But that is not the case. As Senior Australian of the Year (and palliative care specialist) Professor Ian Maddocks explains in this article in the Sydney Morning Herald, dying enables some extraordinary, significant and often wonderful things to be said and done, that might otherwise not be said and done. This sentiment was echoed by other palliative care experts interviewed in The End – a sense that the dying process brings about resolution, completion of a life and that this is so important that it is worth enduring for.

Another concern is whether voluntary euthanasia laws can ever be truly workable and safe so that they protect the against abuse. In this 2004 interview, retired anaesthetist and pioneer of palliative care services in Australia, Dr Brian Pollard, makes a case against voluntary euthanasia.

In all of this, it’s important to distinguish between voluntary euthanasia and assisted suicide.

Voluntary euthanasia describes the situation in which a person performs an action with the intention of ending the life of another person, at the request of the person whose life is ended, and that person is competent.

Assisted suicide describes the situation in which a competent person dies after being provided by another – a doctor or other person – with the means or knowledge to kill himself or herself.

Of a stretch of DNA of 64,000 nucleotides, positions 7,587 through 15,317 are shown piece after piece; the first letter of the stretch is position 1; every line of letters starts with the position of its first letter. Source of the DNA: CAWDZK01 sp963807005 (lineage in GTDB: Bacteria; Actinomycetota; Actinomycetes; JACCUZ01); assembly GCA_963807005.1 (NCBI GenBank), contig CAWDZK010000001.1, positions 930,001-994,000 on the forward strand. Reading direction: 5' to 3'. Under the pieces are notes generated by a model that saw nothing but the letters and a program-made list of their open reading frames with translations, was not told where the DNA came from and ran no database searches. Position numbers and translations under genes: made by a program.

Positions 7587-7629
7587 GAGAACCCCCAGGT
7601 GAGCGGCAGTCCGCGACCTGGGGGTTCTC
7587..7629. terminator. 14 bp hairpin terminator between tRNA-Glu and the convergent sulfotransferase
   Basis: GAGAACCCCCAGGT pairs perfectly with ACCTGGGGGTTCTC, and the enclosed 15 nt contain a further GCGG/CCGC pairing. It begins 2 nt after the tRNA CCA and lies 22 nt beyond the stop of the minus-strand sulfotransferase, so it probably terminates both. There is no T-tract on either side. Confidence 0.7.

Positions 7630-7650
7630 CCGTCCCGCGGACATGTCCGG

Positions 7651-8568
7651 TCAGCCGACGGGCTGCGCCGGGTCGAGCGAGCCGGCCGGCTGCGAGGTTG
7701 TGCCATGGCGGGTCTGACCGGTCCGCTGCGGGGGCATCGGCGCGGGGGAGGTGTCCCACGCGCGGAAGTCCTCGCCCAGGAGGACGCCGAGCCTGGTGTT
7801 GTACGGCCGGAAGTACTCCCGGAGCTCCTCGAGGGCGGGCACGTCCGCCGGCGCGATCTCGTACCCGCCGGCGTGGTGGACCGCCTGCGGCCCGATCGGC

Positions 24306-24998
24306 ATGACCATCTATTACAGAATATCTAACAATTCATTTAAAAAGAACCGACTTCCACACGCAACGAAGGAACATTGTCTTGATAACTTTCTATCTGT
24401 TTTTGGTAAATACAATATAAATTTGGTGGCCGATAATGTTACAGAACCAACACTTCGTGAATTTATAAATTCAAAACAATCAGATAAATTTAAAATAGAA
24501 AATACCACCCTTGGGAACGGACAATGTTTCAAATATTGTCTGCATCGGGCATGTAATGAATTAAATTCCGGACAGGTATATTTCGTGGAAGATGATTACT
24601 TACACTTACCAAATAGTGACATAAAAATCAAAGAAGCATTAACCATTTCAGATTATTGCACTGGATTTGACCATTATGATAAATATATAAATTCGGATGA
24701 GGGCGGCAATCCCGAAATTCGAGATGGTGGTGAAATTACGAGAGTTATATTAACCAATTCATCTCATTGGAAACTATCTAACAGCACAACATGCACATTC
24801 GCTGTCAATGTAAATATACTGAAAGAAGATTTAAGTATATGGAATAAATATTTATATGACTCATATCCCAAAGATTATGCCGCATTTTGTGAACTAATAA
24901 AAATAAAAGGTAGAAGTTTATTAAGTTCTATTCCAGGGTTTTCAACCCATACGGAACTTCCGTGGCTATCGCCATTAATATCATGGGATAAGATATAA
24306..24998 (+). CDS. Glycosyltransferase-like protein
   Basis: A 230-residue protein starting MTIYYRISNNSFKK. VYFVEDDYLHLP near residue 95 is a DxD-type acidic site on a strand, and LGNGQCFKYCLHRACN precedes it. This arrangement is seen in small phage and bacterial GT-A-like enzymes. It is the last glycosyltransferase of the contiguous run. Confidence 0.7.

Mobile phones to carry end-of-life wishes

April 14, 2013

The Conversation: One of the issues with advance care directives is them not reaching the attention of the right people at the right time. Someone may record their end-of-life wishes ahead of time, and notify their family or GP, but if they happen to end up in hospital with neither of those parties present and unable to communicate their wishes, their planning is wasted.

One solution proposed by a number of experts interviewed by The Conversation is for advance care directives to be recorded electronically on mobile phones, perhaps using some kind of specially-designed app that can be accessed by medical staff. Read more here.

Suicide: a legitimate end-of-life option?

March 29, 2013

From The Washington Times Communities, 28 March 2013:

Suicide is a tragic waste. There is no way to reconcile the loss of a life cut short by misery, leaving behind desperate questions , recriminations and grief. But what if the person contemplating suicide is doing so because they are nearing the end of their life – whether through illness or old age – and do not want to be drawn into the healthcare system or leave their family with the burden of enormous healthcare costs?